The Selous is becoming drier day by day, and so the large congregations of wildlife develop around the permanent water points. Lake Manze is a thriving movement of wildebeest with hundreds coming to drink every day, to quench their thirst.
Lions hanging about at the water’s edge, knowing that their next meal is imminent, and all they need to do is to wait. Unlike most lions, that will eat once or twice a week, the prides around Lake Manze often kill and eat every day, due to the amounts of game coming to drink. In many cases they hardly even finish what they have killed, and leave it to the vultures to come down in large flocks to enjoy the ample leftovers. We often don’t realise how much is actually leftover, but lions and leopards only really consume 40-50% of what they have killed, concentrating the feeding efforts on the meat, organs and soft bones, like the ribs, but their jaw strength isn’t capable of crushing the larger bones. Spotted hyaena’s on the other hand, are more than capable of devouring virtually everything, leaving only the horns.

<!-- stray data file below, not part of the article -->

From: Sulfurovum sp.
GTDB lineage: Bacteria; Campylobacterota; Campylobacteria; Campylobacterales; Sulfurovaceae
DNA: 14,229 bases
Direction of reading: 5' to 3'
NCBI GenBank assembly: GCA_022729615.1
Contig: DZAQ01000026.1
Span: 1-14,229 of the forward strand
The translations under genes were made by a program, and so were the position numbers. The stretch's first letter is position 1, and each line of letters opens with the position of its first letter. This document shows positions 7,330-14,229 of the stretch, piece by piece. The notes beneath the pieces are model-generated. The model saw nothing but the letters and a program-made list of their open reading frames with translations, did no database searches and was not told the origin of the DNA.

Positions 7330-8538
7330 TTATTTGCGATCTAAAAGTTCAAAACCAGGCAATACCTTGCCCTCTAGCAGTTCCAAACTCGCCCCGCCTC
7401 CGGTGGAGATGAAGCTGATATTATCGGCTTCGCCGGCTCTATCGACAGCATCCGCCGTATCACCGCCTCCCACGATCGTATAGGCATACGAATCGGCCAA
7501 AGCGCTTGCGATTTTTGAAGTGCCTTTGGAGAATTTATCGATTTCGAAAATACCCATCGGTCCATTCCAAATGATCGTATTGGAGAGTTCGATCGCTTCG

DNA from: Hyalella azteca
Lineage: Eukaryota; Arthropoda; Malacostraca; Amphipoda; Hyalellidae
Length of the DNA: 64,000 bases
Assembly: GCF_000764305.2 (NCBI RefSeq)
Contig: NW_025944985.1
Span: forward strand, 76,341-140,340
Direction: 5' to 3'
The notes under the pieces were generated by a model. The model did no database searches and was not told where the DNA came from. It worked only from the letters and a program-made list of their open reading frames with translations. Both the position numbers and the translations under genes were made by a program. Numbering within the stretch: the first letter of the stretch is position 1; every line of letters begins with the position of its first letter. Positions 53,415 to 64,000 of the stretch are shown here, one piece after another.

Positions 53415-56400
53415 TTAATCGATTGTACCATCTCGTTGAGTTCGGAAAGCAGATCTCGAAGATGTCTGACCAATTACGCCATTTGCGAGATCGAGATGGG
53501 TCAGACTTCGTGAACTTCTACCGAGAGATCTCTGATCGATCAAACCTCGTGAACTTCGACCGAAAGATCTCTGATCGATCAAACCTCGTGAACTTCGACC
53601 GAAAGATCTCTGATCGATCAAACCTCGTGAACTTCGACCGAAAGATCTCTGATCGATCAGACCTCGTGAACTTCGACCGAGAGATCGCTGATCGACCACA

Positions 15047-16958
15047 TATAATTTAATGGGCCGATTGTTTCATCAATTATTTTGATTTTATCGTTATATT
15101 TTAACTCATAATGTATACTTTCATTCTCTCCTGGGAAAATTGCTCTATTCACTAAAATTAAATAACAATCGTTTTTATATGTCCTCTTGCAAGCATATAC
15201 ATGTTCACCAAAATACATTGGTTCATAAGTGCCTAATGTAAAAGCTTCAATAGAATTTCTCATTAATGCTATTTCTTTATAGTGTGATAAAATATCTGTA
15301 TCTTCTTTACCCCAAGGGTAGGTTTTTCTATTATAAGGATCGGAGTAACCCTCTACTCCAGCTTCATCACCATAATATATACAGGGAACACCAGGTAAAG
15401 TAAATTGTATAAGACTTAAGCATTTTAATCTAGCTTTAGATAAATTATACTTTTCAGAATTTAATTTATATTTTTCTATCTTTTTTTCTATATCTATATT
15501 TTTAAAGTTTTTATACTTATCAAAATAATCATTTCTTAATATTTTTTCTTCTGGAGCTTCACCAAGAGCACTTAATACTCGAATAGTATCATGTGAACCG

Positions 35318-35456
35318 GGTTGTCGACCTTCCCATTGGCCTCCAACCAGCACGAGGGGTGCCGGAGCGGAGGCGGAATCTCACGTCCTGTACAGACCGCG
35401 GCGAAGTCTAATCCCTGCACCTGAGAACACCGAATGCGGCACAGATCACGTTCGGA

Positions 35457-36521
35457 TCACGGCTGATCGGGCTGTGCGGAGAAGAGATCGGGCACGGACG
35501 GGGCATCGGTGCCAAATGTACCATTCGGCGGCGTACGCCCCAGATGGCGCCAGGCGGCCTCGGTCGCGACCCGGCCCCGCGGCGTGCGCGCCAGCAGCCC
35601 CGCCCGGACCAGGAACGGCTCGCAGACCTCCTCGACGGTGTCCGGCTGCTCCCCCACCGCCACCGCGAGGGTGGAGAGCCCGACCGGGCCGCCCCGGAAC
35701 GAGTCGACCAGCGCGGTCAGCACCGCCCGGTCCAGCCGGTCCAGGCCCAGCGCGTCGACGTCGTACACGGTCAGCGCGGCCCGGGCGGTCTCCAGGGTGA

Lions in the Selous don’t only focus on wildebeest or zebra, but we have seen them predate on hippo. In this case a calf, which found itself isolated from its mother, as hippo mothers can be aggressive and will defend their young. This unfortunate hippo calf found itself in the clutches of a pride of lion, which we frequently see at the Lake, which enjoyed their meal for several days.
One of the highlights for me is always to see Side-striped Jackal. These jackals in lots of places aren’t the easiest thing to see, and where they share the same area with Black-backed and Golden Jackal, they prefer wooded landscapes. Where Side-striped Jackal is the only to occupy or dominate an area, they tend to have a wider habitat tolerance. These are omnivores and feed readily on fruits, insects, small mammals and scavenge. We were watching a single spotted hyaena try and fend off dozens of vultures from its kill, when a Side-striped Jackal came to investigate and hopefully steal a bit of meat. Its attempts, however failed dreadfully, as the vultures actually chased it away. It resigned itself to lying next to a small bush in the cover of the shade, watching the single hyaena and vultures struggle against one another and try to get into the kill to feed. Great to watch the whole ordeals unfold.
From the large to the small, the other evening whilst in the kitchen, checking on dinner, we had the pleasure of seeing an Eyed Flower Mantid. This is a beautiful mantid, that when threatened shows of its eye spots on the wing, and suddenly flashes its yellow hind wings, in an attempt to startle and scare a predator or threat away, in this case, me. They are also ready to strike out with their raptorial front legs, if the threat persists, but is a pretty, spectacular mantid to get the opportunity to see.